My general theory of 20th Century pop music is the spectacular changes in taste in the middle decades of the century were driven less by the much discussed sociological changes (e.g., Baby Boomers, racial changes, etc.) and more by technological changes. For example, Bing Crosby was the first to figure out that the microphone meant that singing was no longer as much of an athletic feat and now a more intimate medium. Similarly, the evolution of the electric guitar from the 1930s through the 1950s had much to do with The Sixties.

In contrast, the electronic synthesizer, which began to appear on records in the 1960s, has proved (at least so far) to be the ultimate instrument. The subsequent digitalization of sound generation and recording now allows anything to be done. But this complete creative freedom has led to perhaps less creativity as musicians less often have to deal with collective challenges, such as the electric guitar and multi-track recording revolutions of the 1960s. Moreover, audiences want, and can now get, their precise subgenre of music. 

The result is a more stable popular music landscape. Whether this is a good thing or a bad thing is a matter of taste.

(Republished from iSteve by permission of author or representative)
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Neil Young has an autobiography out, which I haven’t read. I reviewed a massive biography of the rock star a decade ago for the first issue of The American Conservative (happy 10th anniversary), so I’ll just repeat my diagnosis of the self-confident singer:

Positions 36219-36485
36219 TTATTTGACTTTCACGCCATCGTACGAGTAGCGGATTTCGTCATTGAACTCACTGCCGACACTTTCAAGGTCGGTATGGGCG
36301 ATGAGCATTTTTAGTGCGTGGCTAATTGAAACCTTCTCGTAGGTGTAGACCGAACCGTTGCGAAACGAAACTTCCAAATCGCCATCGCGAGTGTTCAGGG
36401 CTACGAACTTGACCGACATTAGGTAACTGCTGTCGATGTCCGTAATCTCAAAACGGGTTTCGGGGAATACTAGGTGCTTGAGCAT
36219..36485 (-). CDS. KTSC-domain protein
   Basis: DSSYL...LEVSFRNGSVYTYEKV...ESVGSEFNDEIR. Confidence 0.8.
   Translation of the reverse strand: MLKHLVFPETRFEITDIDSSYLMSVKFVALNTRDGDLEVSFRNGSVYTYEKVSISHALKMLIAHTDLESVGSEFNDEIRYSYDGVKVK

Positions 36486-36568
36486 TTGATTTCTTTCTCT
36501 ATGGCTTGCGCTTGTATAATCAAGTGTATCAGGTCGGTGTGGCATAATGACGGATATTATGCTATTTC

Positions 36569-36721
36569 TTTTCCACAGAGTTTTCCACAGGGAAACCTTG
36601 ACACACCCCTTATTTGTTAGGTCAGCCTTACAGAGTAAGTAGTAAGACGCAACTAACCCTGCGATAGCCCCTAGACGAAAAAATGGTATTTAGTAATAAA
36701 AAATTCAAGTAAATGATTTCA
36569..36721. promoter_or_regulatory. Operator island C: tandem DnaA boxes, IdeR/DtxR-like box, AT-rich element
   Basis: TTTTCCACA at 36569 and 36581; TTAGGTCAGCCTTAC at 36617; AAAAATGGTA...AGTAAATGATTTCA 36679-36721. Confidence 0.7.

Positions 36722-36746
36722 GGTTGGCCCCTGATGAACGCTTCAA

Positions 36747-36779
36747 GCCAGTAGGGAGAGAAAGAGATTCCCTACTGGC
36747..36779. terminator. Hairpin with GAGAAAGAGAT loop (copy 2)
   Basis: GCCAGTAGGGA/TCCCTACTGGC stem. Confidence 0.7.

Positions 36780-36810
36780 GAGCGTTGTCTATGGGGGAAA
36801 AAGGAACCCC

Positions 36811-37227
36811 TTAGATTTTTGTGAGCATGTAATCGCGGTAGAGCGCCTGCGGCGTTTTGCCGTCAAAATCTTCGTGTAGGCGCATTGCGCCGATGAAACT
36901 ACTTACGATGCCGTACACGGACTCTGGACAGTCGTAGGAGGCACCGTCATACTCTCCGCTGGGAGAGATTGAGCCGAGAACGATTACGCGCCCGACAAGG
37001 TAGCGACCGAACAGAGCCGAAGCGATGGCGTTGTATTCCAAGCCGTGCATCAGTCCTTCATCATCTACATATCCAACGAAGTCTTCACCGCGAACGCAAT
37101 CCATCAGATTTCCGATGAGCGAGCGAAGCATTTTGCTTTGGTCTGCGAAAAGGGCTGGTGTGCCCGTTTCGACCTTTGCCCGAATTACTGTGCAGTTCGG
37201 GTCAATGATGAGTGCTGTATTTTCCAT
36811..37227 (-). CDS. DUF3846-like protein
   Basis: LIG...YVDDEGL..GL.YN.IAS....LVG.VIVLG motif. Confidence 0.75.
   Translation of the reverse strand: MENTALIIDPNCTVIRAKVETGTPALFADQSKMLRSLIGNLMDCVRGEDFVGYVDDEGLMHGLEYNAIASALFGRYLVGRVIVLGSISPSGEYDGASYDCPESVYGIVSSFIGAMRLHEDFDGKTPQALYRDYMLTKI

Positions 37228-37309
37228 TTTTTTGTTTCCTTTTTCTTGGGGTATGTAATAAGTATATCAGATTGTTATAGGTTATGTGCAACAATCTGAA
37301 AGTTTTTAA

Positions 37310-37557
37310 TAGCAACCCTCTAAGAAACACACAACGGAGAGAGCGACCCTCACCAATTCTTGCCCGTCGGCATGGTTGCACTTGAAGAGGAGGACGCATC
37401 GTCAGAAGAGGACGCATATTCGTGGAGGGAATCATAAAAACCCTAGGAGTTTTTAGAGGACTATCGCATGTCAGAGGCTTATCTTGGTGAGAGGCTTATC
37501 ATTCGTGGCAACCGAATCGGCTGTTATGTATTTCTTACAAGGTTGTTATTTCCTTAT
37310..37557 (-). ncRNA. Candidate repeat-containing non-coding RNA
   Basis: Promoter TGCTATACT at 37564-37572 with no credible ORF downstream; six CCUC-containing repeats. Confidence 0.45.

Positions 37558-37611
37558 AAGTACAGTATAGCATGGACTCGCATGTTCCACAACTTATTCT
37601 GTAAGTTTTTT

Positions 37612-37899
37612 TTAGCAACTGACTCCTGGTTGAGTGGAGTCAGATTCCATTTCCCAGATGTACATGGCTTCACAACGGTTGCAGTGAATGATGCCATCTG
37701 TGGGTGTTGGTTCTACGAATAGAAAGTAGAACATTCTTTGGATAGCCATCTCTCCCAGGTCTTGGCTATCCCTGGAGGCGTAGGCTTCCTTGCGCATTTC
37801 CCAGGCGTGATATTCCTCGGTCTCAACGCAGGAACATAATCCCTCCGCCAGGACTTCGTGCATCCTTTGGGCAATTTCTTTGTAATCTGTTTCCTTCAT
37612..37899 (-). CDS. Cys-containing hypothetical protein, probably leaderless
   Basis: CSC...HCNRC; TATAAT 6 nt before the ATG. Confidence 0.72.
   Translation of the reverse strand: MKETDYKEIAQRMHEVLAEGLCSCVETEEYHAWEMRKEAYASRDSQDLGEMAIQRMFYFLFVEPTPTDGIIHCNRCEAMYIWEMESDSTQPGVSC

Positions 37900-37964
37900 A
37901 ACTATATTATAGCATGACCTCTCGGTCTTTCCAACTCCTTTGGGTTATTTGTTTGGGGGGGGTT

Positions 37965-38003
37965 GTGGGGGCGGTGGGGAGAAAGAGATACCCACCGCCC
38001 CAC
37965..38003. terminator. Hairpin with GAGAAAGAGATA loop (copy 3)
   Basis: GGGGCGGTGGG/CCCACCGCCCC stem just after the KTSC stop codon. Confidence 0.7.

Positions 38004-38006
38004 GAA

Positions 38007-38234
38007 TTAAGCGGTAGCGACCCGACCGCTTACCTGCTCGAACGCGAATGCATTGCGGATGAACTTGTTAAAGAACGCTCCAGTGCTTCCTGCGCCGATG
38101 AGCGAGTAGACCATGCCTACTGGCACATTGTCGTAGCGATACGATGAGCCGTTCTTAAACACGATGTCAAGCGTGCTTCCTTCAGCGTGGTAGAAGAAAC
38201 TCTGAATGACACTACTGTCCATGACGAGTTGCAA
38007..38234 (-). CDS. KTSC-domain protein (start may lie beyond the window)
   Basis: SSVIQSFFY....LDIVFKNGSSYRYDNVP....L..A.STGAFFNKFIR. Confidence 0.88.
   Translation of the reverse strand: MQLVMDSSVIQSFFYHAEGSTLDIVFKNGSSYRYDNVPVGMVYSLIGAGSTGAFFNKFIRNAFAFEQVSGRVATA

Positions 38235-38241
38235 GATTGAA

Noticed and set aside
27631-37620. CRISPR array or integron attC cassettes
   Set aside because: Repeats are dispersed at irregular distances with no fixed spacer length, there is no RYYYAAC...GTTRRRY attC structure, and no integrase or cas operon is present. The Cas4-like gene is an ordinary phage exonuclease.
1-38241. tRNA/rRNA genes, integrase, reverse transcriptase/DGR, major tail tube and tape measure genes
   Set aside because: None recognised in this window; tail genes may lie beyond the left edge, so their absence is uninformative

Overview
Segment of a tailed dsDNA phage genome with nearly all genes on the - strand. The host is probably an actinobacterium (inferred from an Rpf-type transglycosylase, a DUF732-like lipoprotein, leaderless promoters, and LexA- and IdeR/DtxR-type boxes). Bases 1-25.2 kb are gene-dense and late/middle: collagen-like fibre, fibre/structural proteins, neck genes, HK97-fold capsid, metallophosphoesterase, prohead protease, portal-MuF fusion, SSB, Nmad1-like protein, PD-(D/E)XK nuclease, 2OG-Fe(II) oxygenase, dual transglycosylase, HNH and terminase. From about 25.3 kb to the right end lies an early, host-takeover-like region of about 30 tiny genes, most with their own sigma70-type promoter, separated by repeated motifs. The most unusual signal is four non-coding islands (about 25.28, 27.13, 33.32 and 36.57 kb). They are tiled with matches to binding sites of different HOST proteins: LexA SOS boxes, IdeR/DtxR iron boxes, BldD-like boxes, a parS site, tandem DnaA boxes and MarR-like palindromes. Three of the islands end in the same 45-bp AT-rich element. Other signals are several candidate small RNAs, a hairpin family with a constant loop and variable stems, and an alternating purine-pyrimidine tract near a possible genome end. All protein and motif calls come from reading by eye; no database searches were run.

The secret to Young’s career longevity appears to be that his health has steadily improved with age. Today, the superior physical and mental constitution he inherited from his mother Rassy, a tomboy champion amateur golfer, and his sportswriter father Scott, hard-working author of 30 books, is no longer dragged down by the polio, epilepsy, and drug abuse of his younger years. He now lifts weights, works out aerobically, and plays a lot of golf. Of course, some might argue that after hoovering up all that cocaine before his second marriage in 1978, a naturally robust individual like Young sends the wrong message about the danger of drugs to the mediocre masses simply by not being dead by now.

The biographer I read was still shaking his head over how Young had taken over Crosby, Stills, & Nash at the height of their popularity through sheer brass.

In short, Young is by nature a jock. But, a sickly youth diverted him into the arts at a propitious moment (the mid-1960s), where he’s gotten a lot accomplished, although perhaps more by masculine force of will than by supreme talent.

(Republished from iSteve by permission of author or representative)
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David Brooks returns from following Bruce Springsteen’s tour around Europe, where 50,000 Spaniards sang along to songs about New Jersey’s industrial wastelands, and writes: